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Ah, then our hearts were bolder, And if Dame Fortune frowned Our swags we'd lightly shoulder And tramp to other ground.
But golden days are vanished, And altered is the scene; The diggings are deserted, The camping-grounds are green; The flaunting flag of progress Is in the West unfurled, The mighty bush with iron rails Is tethered to the world.

Written by Henry Lawson |

How the Land was Won

 The future was dark and the past was dead 
As they gazed on the sea once more – 
But a nation was born when the immigrants said 
"Good-bye!" as they stepped ashore! 
In their loneliness they were parted thus 
Because of the work to do, 
A wild wide land to be won for us 
By hearts and hands so few.
The darkest land 'neath a blue sky's dome, And the widest waste on earth; The strangest scenes and the least like home In the lands of our fathers' birth; The loneliest land in the wide world then, And away on the furthest seas, A land most barren of life for men – And they won it by twos and threes! With God, or a dog, to watch, they slept By the camp-fires' ghastly glow, Where the scrubs were dark as the blacks that crept With "nulla" and spear held low; Death was hidden amongst the trees, And bare on the glaring sand They fought and perished by twos and threes – And that's how they won the land! It was two that failed by the dry creek bed, While one reeled on alone – The dust of Australia's greatest dead With the dust of the desert blown! Gaunt cheek-bones cracking the parchment skin That scorched in the blazing sun, Black lips that broke in a ghastly grin – And that's how the land was won! Starvation and toil on the tracks they went, And death by the lonely way; The childbirth under the tilt or tent, The childbirth under the dray! The childbirth out in the desolate hut With a half-wild gin for nurse – That's how the first were born to bear The brunt of the first man's curse! They toiled and they fought through the shame of it – Through wilderness, flood, and drought; They worked, in the struggles of early days, Their sons' salvation out.
The white girl-wife in the hut alone, The men on the boundless run, The miseries suffered, unvoiced, unknown – And that's how the land was won.
No armchair rest for the old folk then – But, ruined by blight and drought, They blazed the tracks to the camps again In the big scrubs further out.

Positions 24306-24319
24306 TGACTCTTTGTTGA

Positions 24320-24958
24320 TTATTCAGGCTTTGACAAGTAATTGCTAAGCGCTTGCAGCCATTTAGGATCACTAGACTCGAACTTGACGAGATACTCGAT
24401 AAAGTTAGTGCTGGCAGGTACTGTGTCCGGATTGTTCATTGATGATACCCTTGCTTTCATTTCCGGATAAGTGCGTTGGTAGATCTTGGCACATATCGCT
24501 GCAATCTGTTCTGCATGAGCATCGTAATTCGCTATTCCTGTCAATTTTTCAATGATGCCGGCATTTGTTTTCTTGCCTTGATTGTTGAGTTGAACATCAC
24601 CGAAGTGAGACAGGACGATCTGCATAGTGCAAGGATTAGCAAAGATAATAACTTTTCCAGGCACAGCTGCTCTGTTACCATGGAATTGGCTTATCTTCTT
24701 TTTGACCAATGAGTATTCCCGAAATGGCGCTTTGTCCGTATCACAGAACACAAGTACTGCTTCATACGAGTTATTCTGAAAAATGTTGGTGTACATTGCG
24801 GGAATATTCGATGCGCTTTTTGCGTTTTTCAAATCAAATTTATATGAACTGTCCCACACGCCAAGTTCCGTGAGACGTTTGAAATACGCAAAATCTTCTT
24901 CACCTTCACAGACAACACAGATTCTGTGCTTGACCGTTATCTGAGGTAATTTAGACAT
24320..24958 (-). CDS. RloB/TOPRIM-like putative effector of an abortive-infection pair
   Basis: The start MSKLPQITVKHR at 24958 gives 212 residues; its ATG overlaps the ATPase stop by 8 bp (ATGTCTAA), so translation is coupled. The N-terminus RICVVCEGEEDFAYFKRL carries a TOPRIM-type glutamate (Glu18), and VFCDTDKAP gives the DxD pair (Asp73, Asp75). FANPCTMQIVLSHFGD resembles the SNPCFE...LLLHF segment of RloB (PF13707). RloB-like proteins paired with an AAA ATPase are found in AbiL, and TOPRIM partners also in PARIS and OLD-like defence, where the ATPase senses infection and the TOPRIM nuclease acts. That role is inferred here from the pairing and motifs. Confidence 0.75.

The worn haft, wet with a father's sweat, Gripped hard by the eldest son, The boy's back formed to the hump of toil – And that's how the land was won! And beyond Up Country, beyond Out Back, And the rainless belt, they ride, The currency lad and the ne'er-do-well And the black sheep, side by side; In wheeling horizons of endless haze That disk through the Great North-west, They ride for ever by twos and by threes – And that's how they win the rest.

Written by Henry Lawson |

From the Bush

 The Channel fog has lifted – 
And see where we have come! 
Round all the world we've drifted, 
A hundred years from "home".
The fields our parents longed for – Ah! we shall ne'er know how – The wealth that they were wronged for We'll see as strangers now! The Dover cliffs have passed on – In the morning light aglow – That our fathers looked their last on A weary time ago.
Now grin, and grin your bravest! We need be strong to fight; For you go home to picture And I go home to write.
Hold up your head in England, Tread firm on London streets; We come from where the strong heart Of all Australia beats! Hold up your head in England However poor you roam! For no men are your betters Who never sailed from home! From a hundred years of hardships – 'Tis ours to tell the cost – From a thousand miles of silence Where London would be lost; From where the glorious sunset On sweeps of mulga glows – Ah! we know more than England, And more than Europe knows! Hold up your head in London, However poor you come, For no man is your better Who never sailed from home! Our "home" and foreign fathers, Where none but men dared go, Have done more for the White Man Than England e'er shall know!

Written by Henry Lawson |

The Shearers

 No church-bell rings them from the Track,
No pulpit lights theirblindness--
'Tis hardship, drought, and homelessness
That teach those Bushmen kindness:
The mateship born, in barren lands,
Of toil and thirst and danger,
The camp-fare for the wanderer set,
The first place to the stranger.
They do the best they can to-day-- Take no thought of the morrow; Their way is not the old-world way-- They live to lend and borrow.
When shearing's done and cheques gone wrong, They call it "time to slither"-- They saddle up and say "So-long!" And ride the Lord knows whither.
And though he may be brown or black, Or wrong man there, or right man, The mate that's steadfast to his mates They call that man a "white man!" They tramp in mateship side by side-- The Protestant and Roman-- They call no biped lord or sir, And touch their hat to no man! They carry in their swags perhaps, A portrait and a letter-- And, maybe, deep down in their hearts, The hope of "something better.
" Where lonely miles are long to ride, And long, hot days recurrent, There's lots of time to think of men They might have been--but weren't.
They turn their faces to the west And leave the world behind them (Their drought-dry graves are seldom set Where even mates can find them).
They know too little of the world To rise to wealth or greatness; But in these lines I gladly pay My tribute to their greatness.